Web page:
The only positive contribution the movie has made is through the above song that seems to suggest that it is not only acceptable but desirable for a woman to seek romantic satisfaction from herself without the need of a man. The song sung by the versatile Sunidhi Chauhan and performed by the extraordinarily charming and beautiful Katrina Kaif made the message have an even greater impact as she openly glorified her self-sufficiency in the bedroom. This will no doubt encourage to lot of women to do the same and not rely on, or wait for, a man: a truly revolutionary and liberating message for some of its South Asian audience!

Main Aurr Mrs Khanna
From left to right: Kareena Kapoor, Sohail Khan, and Salman Khan. Wikipedia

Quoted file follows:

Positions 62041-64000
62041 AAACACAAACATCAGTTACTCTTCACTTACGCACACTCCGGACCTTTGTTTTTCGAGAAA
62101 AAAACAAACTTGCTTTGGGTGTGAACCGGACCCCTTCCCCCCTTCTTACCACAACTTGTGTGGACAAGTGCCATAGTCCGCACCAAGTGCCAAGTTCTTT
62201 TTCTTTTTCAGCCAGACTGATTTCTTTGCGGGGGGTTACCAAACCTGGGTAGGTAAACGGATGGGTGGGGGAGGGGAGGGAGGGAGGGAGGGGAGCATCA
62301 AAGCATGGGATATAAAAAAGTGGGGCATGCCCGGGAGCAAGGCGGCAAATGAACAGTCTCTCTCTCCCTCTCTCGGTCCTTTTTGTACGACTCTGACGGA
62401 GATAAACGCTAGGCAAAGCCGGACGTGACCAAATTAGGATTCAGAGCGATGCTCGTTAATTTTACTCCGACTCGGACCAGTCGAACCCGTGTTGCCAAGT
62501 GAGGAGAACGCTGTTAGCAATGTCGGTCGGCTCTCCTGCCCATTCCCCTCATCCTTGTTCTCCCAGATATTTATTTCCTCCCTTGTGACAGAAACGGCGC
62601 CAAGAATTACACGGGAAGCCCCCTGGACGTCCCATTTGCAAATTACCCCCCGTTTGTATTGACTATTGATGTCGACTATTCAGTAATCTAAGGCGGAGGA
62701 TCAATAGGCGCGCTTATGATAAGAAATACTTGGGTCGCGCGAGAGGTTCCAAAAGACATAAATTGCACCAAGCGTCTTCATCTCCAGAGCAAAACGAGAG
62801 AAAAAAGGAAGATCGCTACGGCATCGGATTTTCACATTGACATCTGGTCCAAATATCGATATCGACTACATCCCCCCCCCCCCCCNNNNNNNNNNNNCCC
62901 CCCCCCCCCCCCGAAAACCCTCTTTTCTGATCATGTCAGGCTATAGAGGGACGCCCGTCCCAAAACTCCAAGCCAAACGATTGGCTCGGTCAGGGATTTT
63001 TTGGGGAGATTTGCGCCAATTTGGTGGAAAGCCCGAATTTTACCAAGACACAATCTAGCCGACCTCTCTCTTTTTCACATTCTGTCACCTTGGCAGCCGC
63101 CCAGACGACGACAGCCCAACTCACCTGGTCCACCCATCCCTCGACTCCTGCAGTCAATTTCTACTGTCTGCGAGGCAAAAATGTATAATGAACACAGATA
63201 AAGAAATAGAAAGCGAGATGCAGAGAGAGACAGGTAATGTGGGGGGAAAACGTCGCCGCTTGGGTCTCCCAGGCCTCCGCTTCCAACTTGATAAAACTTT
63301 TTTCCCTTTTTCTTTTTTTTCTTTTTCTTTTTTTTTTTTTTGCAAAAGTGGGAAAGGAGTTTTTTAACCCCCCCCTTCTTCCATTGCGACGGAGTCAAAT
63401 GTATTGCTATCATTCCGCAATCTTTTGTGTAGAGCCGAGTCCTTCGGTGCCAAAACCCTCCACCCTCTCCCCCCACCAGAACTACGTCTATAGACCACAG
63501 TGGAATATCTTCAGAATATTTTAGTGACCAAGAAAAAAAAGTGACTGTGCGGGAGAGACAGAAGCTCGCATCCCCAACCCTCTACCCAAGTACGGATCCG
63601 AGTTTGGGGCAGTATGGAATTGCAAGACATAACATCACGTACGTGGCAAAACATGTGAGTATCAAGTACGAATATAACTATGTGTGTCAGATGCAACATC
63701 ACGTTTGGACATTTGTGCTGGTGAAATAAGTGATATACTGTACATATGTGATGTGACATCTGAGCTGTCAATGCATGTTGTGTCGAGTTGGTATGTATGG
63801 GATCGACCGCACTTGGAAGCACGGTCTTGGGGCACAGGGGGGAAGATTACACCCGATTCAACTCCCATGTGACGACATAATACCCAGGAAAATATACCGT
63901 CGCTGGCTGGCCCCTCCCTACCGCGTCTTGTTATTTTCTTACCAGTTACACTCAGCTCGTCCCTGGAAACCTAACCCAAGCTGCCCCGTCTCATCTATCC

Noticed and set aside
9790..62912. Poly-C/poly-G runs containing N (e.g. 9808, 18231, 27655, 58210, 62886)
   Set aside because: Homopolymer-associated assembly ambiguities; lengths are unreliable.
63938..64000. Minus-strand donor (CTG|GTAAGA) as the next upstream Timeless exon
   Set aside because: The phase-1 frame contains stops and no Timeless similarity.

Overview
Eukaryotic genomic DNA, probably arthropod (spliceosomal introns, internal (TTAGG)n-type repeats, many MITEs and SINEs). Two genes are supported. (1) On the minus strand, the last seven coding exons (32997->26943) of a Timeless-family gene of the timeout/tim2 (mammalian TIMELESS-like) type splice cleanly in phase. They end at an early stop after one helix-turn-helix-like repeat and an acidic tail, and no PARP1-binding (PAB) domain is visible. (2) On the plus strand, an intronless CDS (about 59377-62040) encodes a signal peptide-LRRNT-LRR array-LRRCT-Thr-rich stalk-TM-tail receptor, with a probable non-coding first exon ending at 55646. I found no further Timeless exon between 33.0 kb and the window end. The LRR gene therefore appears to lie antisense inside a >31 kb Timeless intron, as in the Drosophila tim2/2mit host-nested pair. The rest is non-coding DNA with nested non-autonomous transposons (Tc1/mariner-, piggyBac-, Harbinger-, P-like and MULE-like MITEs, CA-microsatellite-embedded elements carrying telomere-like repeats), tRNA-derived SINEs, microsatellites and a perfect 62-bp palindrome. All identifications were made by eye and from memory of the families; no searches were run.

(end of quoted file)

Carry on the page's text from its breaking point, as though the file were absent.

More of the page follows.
Recently when my internet connection was down, and with no new reading material around, I decided to view a DVD of the 2009 film “Main Aurr Mrs Khanna,” which had been highly recommended. Sohail Khan co-produced and acted in the movie. His brother Salman Khan plays the male lead. Watching it, however, was a very painful experience because the film was utter nonsense. It was particularly agonizing because their father Salim Khan used to co-write stories, screenplays and dialogues with Javed Akhtar, and has contributed to some highly memorable films. Although the Salim-Javed written films were not art/new wave/parallel/independent cinema, but they were enjoyable nevertheless, with witty dialogues and great entertainment value, and so I had expected a much better film.